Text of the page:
Panic attacks are sudden periods of intense fear that may include palpitations, sweating, shaking, shortness of breath, numbness, or a feeling that something bad is going to happen. The maximum degree of symptoms occurs within minutes. Typically they last for about 30 minutes but the duration can vary from seconds to hours. There may be a fear of losing control or chest pain. Panic attacks themselves are not dangerous physically.
Panic attacks can occur due to a number of disorders including panic disorder, social anxiety disorder, post traumatic stress disorder, drug use disorder, depression, and medical problems. They can either be triggered or occur unexpectedly. Smoking, caffeine, and psychological stress increase the risk of having a panic attack. Before diagnosis, conditions that produce similar symptoms should be ruled out, such as hyperthyroidism, hyperparathyroidism, heart disease, lung disease, and drug use.
Treatment of panic attacks should be directed at the underlying cause. In those with frequent attacks, counselling or medications may be used. Breathing training and muscle relaxation techniques may also help. Those affected are at a higher risk of suicide.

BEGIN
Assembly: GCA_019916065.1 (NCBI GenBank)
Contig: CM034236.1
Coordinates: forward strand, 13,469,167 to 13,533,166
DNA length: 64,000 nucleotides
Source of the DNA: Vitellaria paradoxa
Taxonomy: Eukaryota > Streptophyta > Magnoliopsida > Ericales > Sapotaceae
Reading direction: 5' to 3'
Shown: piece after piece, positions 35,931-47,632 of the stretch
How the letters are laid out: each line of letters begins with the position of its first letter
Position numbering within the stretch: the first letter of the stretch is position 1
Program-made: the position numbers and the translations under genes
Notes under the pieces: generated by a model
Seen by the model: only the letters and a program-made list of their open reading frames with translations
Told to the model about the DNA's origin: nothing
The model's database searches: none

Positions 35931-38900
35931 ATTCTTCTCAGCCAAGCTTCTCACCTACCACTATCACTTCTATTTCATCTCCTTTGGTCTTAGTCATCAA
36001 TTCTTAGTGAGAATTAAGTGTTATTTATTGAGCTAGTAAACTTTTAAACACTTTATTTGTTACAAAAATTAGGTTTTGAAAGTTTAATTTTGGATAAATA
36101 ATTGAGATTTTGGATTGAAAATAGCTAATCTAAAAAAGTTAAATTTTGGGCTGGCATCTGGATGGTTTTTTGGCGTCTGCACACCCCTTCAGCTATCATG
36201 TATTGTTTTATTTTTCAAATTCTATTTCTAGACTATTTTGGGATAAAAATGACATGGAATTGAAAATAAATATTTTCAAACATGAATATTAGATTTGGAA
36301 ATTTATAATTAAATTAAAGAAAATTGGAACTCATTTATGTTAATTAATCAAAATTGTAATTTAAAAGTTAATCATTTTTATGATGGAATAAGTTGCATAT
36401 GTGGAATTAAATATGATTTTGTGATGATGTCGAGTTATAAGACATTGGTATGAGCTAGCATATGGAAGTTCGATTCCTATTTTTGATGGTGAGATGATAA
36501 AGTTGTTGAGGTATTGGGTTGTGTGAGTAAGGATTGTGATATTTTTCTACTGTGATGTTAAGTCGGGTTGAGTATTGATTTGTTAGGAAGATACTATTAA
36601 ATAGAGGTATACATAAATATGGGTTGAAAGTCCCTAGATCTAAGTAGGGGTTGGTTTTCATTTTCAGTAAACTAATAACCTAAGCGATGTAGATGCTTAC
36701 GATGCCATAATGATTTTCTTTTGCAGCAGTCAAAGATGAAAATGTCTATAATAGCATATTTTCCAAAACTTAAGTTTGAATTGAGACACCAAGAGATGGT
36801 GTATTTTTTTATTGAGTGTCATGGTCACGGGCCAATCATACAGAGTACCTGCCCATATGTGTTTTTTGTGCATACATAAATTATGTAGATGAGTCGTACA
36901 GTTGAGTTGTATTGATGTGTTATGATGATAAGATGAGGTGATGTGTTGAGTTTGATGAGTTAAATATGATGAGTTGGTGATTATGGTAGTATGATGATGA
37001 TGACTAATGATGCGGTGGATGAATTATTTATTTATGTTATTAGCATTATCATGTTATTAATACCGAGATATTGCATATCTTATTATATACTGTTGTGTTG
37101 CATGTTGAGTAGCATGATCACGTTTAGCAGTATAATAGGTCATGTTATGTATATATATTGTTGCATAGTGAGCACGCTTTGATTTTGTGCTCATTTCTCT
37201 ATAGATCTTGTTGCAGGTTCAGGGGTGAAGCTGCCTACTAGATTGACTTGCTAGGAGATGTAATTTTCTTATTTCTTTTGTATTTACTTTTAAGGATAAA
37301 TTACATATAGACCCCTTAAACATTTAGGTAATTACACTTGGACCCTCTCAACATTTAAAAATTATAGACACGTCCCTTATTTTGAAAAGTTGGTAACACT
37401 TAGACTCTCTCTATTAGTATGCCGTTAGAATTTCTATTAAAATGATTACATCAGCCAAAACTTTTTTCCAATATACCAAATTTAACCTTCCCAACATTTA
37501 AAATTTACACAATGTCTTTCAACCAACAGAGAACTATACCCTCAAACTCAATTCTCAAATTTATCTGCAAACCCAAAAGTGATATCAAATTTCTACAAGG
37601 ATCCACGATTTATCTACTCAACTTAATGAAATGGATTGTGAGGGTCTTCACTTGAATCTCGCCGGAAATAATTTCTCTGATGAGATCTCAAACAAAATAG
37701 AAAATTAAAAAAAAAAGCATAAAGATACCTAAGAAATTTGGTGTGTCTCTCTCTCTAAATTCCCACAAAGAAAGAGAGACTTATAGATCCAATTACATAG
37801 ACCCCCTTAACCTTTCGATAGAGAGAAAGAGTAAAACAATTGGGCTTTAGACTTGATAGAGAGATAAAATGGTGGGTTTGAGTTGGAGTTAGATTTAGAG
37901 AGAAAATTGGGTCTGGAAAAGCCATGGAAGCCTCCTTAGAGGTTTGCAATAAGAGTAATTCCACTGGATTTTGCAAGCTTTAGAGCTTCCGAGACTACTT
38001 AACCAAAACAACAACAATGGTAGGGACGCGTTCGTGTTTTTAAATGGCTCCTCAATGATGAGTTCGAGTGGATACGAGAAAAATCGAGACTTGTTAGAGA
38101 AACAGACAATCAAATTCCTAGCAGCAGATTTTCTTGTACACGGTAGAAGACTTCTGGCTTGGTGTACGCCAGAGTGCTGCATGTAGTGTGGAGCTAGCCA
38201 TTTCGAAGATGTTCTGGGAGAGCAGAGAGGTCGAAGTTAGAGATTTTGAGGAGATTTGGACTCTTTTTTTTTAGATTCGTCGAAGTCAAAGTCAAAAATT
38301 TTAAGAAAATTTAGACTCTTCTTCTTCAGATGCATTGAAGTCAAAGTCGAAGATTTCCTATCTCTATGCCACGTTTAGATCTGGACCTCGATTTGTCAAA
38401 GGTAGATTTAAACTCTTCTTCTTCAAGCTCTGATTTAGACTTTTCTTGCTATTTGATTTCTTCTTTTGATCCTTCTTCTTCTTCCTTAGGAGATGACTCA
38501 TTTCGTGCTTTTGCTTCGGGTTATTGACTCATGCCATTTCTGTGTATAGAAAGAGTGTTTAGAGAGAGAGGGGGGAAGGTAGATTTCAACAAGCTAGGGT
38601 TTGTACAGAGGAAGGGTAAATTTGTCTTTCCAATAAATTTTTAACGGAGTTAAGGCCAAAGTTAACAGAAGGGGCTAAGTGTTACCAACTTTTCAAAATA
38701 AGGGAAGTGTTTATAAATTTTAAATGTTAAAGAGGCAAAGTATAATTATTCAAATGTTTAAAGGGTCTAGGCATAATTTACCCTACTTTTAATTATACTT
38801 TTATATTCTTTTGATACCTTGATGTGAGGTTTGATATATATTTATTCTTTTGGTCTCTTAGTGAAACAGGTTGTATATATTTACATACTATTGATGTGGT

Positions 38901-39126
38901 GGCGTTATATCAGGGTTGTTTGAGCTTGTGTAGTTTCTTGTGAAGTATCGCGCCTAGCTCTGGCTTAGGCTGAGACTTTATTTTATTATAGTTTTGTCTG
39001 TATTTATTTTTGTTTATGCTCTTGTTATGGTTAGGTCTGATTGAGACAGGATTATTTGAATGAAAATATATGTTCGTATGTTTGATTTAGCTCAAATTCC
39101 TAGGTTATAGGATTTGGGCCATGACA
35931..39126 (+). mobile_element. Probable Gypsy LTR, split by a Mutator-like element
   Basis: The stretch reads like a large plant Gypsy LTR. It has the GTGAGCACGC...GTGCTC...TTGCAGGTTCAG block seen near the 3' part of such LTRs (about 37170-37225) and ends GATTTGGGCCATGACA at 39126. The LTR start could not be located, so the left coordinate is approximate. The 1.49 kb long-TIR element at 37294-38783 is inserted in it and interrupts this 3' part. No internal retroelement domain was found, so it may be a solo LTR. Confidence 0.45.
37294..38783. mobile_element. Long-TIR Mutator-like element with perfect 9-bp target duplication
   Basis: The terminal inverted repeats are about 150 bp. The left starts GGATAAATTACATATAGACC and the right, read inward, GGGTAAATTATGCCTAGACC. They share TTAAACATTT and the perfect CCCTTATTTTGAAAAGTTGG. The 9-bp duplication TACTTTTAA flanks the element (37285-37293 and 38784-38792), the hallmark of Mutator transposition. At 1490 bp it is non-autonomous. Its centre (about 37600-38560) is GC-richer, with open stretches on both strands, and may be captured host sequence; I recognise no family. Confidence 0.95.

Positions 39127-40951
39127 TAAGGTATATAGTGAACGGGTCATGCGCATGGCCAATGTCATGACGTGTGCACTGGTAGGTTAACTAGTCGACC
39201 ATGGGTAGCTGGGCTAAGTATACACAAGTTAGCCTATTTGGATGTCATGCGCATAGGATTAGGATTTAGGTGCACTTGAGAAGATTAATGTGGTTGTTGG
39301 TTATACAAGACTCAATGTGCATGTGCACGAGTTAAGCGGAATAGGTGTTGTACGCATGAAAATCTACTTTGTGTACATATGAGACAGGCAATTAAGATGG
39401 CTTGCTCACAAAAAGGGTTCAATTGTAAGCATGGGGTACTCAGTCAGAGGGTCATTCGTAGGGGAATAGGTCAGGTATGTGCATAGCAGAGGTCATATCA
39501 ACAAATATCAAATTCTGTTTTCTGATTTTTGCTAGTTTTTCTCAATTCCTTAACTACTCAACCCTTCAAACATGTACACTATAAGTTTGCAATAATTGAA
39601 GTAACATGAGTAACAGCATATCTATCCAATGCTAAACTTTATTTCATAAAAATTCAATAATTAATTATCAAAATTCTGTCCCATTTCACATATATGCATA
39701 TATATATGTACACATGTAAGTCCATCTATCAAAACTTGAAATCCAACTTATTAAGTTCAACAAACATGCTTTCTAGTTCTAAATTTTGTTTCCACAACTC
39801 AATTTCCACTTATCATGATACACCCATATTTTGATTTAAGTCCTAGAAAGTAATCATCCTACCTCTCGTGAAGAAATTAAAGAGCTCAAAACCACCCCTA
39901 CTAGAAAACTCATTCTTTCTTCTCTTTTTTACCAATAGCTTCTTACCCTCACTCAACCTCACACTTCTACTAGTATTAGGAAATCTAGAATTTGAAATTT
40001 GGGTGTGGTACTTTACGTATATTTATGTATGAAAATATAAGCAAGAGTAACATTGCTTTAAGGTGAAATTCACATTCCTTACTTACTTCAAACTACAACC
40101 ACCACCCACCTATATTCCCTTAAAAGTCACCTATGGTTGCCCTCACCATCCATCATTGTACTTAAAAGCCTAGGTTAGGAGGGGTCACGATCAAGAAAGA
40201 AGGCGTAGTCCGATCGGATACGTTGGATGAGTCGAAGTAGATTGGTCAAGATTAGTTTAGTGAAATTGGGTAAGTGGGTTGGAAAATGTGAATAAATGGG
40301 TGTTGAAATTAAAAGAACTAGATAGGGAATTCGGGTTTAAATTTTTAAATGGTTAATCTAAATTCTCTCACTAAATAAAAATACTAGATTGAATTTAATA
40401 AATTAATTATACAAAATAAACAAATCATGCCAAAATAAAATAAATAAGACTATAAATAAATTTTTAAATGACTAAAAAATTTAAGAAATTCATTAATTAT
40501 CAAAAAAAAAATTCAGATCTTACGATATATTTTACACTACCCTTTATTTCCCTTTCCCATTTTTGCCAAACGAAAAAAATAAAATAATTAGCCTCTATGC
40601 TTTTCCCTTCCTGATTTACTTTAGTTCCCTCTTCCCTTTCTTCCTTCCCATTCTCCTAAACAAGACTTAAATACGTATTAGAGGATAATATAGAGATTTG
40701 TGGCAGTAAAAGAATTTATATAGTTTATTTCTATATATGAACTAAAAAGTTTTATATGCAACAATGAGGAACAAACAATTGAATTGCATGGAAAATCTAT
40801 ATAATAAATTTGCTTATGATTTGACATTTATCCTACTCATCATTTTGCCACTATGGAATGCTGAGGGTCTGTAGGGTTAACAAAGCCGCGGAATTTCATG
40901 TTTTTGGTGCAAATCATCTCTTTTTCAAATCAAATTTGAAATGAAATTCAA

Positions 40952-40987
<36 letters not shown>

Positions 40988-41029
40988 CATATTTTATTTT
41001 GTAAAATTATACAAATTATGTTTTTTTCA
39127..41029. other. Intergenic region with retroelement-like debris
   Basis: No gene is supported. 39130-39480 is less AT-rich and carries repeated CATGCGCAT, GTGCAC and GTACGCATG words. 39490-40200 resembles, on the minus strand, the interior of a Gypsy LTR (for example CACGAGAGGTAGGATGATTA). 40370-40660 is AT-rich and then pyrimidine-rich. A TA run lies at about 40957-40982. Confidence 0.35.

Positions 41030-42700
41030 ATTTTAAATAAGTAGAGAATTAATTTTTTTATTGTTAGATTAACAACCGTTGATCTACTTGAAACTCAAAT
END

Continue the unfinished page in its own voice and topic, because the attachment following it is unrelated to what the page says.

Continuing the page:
Shortness of breath and chest pain are the predominant symptoms. People experiencing a panic attack may incorrectly attribute them to a heart attack and thus seek treatment in an emergency room. Because chest pain and shortness of breath are hallmark symptoms of cardiovascular illnesses, including unstable angina and myocardial infarction (heart attack), a diagnosis of exclusion (ruling out other conditions) must be performed before diagnosing a panic attack. It is especially important to do this for people whose mental health and heart health statuses are unknown. This can be done using an electrocardiogram and mental health assessments.
Panic attacks are distinguished from other forms of anxiety by their intensity and their sudden, episodic nature. They are often experienced in conjunction with anxiety disorders and other psychological conditions, although panic attacks are not generally indicative of a mental disorder.
- What does panic a attack usually manifest?
- How long does a normal panic attack last?
- How do people with panic attacks normally behave?
- What makes a panic attack dangerous?
- What are cardiovascular illnesses?